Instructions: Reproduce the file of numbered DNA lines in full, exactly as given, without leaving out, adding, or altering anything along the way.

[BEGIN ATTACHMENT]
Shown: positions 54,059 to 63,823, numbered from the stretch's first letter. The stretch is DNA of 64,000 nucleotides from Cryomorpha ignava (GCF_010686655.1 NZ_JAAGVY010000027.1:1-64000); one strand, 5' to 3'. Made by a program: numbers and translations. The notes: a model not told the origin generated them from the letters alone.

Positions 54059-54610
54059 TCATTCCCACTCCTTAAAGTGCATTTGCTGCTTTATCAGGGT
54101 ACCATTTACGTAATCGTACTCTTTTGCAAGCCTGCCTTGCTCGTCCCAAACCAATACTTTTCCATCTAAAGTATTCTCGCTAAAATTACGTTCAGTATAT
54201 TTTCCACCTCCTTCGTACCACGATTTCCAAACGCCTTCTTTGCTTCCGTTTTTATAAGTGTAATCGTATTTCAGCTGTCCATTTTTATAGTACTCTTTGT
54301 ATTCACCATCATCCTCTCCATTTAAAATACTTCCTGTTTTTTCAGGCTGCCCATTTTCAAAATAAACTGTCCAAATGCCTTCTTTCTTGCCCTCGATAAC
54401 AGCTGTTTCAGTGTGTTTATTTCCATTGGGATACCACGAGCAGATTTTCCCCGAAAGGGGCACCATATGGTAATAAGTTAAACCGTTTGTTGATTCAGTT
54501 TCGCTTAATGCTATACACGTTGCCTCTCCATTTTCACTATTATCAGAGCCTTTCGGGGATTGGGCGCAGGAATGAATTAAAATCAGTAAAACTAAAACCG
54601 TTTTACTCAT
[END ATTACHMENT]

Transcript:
Shown: positions 54,059 to 63,823, numbered from the stretch's first letter. The stretch is DNA of 64,000 nucleotides from Cryomorpha ignava (GCF_010686655.1 NZ_JAAGVY010000027.1:1-64000); one strand, 5' to 3'. Made by a program: numbers and translations. The notes: a model not told the origin generated them from the letters alone.

Positions 54059-54610
54059 TCATTCCCACTCCTTAAAGTGCATTTGCTGCTTTATCAGGGT
54101 ACCATTTACGTAATCGTACTCTTTTGCAAGCCTGCCTTGCTCGTCCCAAACCAATACTTTTCCATCTAAAGTATTCTCGCTAAAATTACGTTCAGTATAT
54201 TTTCCACCTCCTTCGTACCACGATTTCCAAACGCCTTCTTTGCTTCCGTTTTTATAAGTGTAATCGTATTTCAGCTGTCCATTTTTATAGTACTCTTTGT
54301 ATTCACCATCATCCTCTCCATTTAAAATACTTCCTGTTTTTTCAGGCTGCCCATTTTCAAAATAAACTGTCCAAATGCCTTCTTTCTTGCCCTCGATAAC
54401 AGCTGTTTCAGTGTGTTTATTTCCATTGGGATACCACGAGCAGATTTTCCCCGAAAGGGGCACCATATGGTAATAAGTTAAACCGTTTGTTGATTCAGTT
54501 TCGCTTAATGCTATACACGTTGCCTCTCCATTTTCACTATTATCAGAGCCTTTCGGGGATTGGGCGCAGGAATGAATTAAAATCAGTAAAACTAAAACCG
54601 TTTTACTCAT